The bigger reason for my distaste of the industry is the continued rape of the land and disenfranchisement of kanaka from the 'aina. Offshore owners who have no concept of community and will hire workers from Texas when local construction workers are hurting for work. So much for the promise of "jobs" that these companies use to win approval of their projects. Auwe no ho'i!!

Anonymous said...

Another case of unions killing the golden goose

Anonymous said...

Killing the golden goose for whom? Off island corporations that take most of the profits out of state? Unions have their place. If not for them hotel workers would be making piss-ass wages w/ little to no benefits. Rank and file deserve to earn a decent living for these service jobs especially since the local community is impacted in many negative ways by the commodification of Hawaii and because our government officials are too short-sighted to diversify our economy.

Anonymous said...

It's sad to see temporary vacation rentals take away from the hotels that are currently seeing only 60% occupancy. The hotel workers need the jobs which TVR's don't support. In any case, we should diversify our economy so we're less dependent on tourism. The rich tourists are moving to Kauai and Hawaii and raising the price of housing! We need to support Ag too! Aloha.

Anonymous said...

TO: April 18, 2011 12:09 PM

This also falls to the Planning Commission when they attach conditions (demanded by the public) that local people be employed. But even still as you will notice with places like COstco and HomeDespot, they fill the plane with their imported stateside workers.
Evidently these stateside corps donʻt have that much faith or trust in the local persons of the lands they encroach.
Itʻs the Planning Commission - again.
Thanks Joan.

Anonymous said...

How dare you diss the philanthropists who provide so much to the island. So we lose access and public shorelines. It's all worth it when you see the happy faces of the tourists staying in these luxurious rentals as they gaze out the picture window upon the now private beach.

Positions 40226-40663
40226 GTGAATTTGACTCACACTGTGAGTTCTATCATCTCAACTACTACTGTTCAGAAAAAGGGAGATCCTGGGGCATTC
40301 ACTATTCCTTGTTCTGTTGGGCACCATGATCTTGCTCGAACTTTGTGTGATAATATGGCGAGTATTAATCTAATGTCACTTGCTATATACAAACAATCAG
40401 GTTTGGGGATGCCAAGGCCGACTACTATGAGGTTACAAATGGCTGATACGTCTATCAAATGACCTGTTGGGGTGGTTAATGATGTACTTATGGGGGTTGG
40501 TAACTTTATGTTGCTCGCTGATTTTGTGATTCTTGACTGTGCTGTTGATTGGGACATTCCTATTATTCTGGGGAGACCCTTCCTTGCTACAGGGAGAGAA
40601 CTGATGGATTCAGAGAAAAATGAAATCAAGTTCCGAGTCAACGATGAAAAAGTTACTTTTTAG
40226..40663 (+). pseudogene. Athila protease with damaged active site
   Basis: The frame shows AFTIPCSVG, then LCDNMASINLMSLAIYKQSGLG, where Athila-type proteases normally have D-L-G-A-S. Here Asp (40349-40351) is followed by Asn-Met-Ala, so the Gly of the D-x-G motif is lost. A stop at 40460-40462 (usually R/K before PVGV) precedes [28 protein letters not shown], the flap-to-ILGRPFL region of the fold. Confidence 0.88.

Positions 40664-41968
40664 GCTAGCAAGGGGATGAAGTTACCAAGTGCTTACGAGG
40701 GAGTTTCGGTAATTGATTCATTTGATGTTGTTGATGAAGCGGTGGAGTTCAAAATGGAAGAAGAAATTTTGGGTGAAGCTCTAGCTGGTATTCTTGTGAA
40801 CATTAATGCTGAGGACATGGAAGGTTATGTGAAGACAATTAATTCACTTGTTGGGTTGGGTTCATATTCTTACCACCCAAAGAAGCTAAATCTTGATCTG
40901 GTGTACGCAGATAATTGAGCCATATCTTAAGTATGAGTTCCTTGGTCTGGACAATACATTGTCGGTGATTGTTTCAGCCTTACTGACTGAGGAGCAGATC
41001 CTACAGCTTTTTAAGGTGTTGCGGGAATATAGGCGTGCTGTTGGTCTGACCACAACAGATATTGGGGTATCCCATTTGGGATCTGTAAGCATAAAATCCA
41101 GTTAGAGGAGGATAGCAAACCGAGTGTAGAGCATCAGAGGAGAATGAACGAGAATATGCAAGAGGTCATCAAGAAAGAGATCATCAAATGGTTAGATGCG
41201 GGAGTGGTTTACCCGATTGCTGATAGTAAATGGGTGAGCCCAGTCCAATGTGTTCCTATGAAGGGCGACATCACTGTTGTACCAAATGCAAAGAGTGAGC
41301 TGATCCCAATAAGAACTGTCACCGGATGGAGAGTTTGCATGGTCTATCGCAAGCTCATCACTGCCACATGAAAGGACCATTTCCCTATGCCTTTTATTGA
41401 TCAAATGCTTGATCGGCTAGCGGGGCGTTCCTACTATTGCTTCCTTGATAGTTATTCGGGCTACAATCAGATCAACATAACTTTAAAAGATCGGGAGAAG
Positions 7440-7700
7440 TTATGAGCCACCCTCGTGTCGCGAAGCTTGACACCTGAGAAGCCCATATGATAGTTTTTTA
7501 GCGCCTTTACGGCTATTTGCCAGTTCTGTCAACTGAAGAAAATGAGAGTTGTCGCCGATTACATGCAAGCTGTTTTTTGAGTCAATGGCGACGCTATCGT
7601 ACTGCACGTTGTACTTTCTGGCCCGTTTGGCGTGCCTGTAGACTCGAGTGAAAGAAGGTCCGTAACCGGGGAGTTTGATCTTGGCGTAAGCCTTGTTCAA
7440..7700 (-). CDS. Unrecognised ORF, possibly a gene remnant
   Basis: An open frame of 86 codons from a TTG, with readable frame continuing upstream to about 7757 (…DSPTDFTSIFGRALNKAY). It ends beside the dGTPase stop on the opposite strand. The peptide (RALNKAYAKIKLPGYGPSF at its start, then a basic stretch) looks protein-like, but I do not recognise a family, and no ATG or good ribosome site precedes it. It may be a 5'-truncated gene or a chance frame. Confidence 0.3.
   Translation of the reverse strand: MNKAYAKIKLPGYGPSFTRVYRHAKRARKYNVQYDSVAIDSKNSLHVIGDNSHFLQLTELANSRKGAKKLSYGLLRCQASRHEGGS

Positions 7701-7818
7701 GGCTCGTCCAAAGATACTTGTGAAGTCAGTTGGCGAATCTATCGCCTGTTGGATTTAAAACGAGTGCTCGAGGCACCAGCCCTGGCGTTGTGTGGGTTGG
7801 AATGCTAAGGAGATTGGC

Anonymous said...

keep on writing girlfriend!
haters keep on hating while the world turns. u da bestest! keep it up : )

Anonymous said...

they fill the plane with their imported stateside workers.

Good luck enforing those concepts. Corps will always hire the brightest at the lowest cost. We can't compete.
Stay in school and pay attention.

Anonymous said...

Some of us diss you because we love your writing ability and your commitment to the community, but have seen you turning oh so negative during the past two years or so. You have increasingly turned to judgeing and dissing peoples motives, intent and character rather than focusing on their actions.

Just because someone chooses a path that you do not agree with does not make them a bad person. Just cause someone is wealthy or famous and perhaps does not "get it" with regards to local values,does not make them evil and deserving of ridicule and denigration.

I encourage you to look for the good in people and believe perhaps that they and most people, have goodness in their heart. They may need education as to Kauai ways, history and culture and they may make choices you/me/we do not agree with, and when they do so they should be called on it for what it is. But the discussion should be on the facts, content and impacts of the decision and not on personal condemnation, ridicule and sarcasm thinking that we/you know what is in the persons mind and heart.

Joan Conrow said...

I encourage you to look for the good in people and believe perhaps that they and most people, have goodness in their heart.

Anyone who feels compelled to offer me this advice knows nothing about me - or what's in my heart and mind.

Anonymous said...

"when they attach conditions (demanded by the public) that local people be employed"

which is illegal, but go on.

Anonymous said...

"Planning Commission when they attach conditions (demanded by the public) that local people be employed."

-because the courts have said a condition like that is illegal?

Anonymous said...

I can gather from your writings that you have a good heart and care deeply about people, animals, the beauty of nature and our community. You write about issues that move you and like it or not much of what is happening here and elsewhere isn't so positive. Yet I still appreciate your writing about it. We can stick our heads in the sand or be real about what's going on. How else do we affect change unless we acknowledge the negative? Your writings are thought provoking, inspirational and informative. Its one of my favorite daily reads.